Sport for development in Africa: ‘Sports grounds with concepts!’

Project description

Project title: Sport for Development in Africa (S4DA) Regional Project
Commissioned by: German Federal Ministry for Economic Cooperation and Development (BMZ)
Country: Multi-state project in Ethiopia, Kenya, Mozambique, Namibia, Togo, and individual measures on a smaller scale in other Ghana, Nigeria, Rwanda, DR Congo
Lead executing agency: National and regional ministries of education, youth and sport
Overall term: 2014 to 2018

Sport for Development in Africa. Qualified trainers are important role models for children and youth, who ask them for advice. © GIZ / Ruth Lumbasi


The Agenda 2030 for Sustainable Development emphasises that the impact of sport in the areas of social policy and social integration contributes greatly to sustainable development. This has been recognised internationally since at least 2003, when the United Nations passed Resolution 58/5 entitled ‘Sport as a means to promote education, health, development and peace’.

Despite the huge enthusiasm for sport, little use is made of it for achieving development goals in many African countries. Often there are not sufficient sports grounds, viable strategies or qualified local staff available.

Sport for Development in Africa. Sport appeals most of all to children and young people and promotes important everyday skills through fun and play. © GIZ / Stefan Oosthuizen

Sport offers an innovative approach to accessing disadvantaged groups and encouraging social skills such as fairness, tolerance, team spirit and constructive ways of dealing with losing and with conflicts. These abilities contribute not only to peaceful co-existence, but also to improving future prospects. 'Sport for Development' brings together players from politics, civil society, business and academia, thus promoting a common approach to sustainable development in Africa. The 'Sport for Development in Africa' Regional Project thus also promotes implementation of the initiative More Space for Sport – 1,000 Chances for Africa, which was launched by German Development Minister Müller in 2014.


Greater use is made of sport as a means to achieve development objectives in selected African countries.


Numerous measures are being implemented in cooperation with the partners:

  • At selected locations, grass root sports grounds are being either built or rehabilitated.
  • The project uses training measures to enhance the partners’ management skills, develop concepts for sustainable use of concepts of sports grounds and integrate 'Sport for Development' measures. The motto here is ‘Sports grounds with concepts!’ Trained trainers work at the sports grounds, offering activities based on methods developed with partners that provide qualifications for the labour market, teach strategies for peaceful conflict resolution and focus on positive personality development.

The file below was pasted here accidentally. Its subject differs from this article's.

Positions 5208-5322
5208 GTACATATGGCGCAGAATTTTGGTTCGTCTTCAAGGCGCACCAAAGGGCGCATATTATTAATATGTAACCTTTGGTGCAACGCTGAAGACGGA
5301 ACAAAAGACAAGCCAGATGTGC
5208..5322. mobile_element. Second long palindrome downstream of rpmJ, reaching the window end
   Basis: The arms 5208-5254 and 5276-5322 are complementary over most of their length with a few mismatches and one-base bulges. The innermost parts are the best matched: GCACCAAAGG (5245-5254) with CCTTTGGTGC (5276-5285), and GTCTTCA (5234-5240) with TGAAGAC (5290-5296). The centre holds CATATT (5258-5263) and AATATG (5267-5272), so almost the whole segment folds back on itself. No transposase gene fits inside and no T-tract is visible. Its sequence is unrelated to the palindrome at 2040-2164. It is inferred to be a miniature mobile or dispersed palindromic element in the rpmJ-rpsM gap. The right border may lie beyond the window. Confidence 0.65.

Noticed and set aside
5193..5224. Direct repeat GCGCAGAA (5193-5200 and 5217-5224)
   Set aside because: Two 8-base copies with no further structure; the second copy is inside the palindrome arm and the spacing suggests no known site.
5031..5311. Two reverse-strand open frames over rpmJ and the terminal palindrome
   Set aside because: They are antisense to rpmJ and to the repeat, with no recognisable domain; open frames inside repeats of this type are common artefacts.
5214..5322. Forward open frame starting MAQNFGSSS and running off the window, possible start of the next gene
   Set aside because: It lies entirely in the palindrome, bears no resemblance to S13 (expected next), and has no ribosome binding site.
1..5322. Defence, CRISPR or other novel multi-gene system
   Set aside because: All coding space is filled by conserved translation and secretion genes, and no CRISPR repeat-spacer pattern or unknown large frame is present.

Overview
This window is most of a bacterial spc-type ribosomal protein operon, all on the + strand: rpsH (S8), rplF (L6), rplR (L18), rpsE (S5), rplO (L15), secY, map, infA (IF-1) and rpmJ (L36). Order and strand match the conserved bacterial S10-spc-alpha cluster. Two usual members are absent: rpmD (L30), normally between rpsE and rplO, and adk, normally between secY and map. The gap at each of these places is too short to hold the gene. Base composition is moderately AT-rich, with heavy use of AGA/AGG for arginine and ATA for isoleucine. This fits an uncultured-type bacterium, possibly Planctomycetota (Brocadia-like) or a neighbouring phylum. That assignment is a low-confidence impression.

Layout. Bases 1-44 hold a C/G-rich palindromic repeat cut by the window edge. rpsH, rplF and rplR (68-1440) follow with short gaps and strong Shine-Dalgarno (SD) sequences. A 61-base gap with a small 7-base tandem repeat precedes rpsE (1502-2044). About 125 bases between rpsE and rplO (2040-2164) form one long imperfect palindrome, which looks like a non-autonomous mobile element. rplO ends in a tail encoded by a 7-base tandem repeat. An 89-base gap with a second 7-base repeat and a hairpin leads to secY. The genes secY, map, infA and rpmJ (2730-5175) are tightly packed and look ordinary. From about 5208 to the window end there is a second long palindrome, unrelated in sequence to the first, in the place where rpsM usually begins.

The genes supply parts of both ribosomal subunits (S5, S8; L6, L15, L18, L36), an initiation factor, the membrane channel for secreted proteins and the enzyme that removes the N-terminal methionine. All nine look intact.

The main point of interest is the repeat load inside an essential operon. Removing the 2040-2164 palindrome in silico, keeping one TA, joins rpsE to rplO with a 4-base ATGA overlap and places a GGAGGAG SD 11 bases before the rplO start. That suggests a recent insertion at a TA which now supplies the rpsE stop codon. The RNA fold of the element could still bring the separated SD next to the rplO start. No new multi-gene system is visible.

Sport for Development in Africa. Sport appeals most of all to children and young people and promotes important everyday skills through fun and play. © GIZ / Stefan Oosthuizen

The partners include schools and vocational schools, municipalities, national sports associations, local non-governmental organisations, Don Bosco Mondo, SOS Children's Villages, streetfootballworld, Dr Auma Obama’s foundation Sauti Kuu and many other organisations.


Together with more than 150 partners in nine countries, the project has so far achieved the following results:

  • More than 57,000 children and young people benefit from the 34 sports grounds that have been either created or rehabilitated to date.
  • Around 230 trainers have been trained so far to integrate the 'Sport for Development' approach into their training. They are important role models both on and off the field.
  • Over 100 instructors have received training in the methodology of 'Sport for Development'. They act as multipliers to train other trainers.
  • 'Sport for Development' promotes gender equality. Around one third of those who have been trained are women.
  • The Sport2Work method has been developed in Ethiopia. It promotes vocational education through sport as the foundation for trainer training.
  • The Football Kenya Federation has incorporated the 'Sport for Development' approach into its training for trainers in order to disseminate it across the country.
  • In Mozambique, the Pedagogical University in Maputo has integrated the approach into its training for sports teachers. University graduates apply their new knowledge during teaching practice in schools and communities.
  • The Namibia Schools Sport Union, the Ministry of Education and the Ministry of Sport have signed a joint Memorandum of Understanding with the project. This means that the 'Sport for Development' approach can be established more firmly in Namibia’s school system.
  • The 'Sport for Development in Africa' Regional Project supports networking. In Togo, the existing municipal committees encourage more focus on the citizens and their participation, which improves the dialogue between local governments and civil society.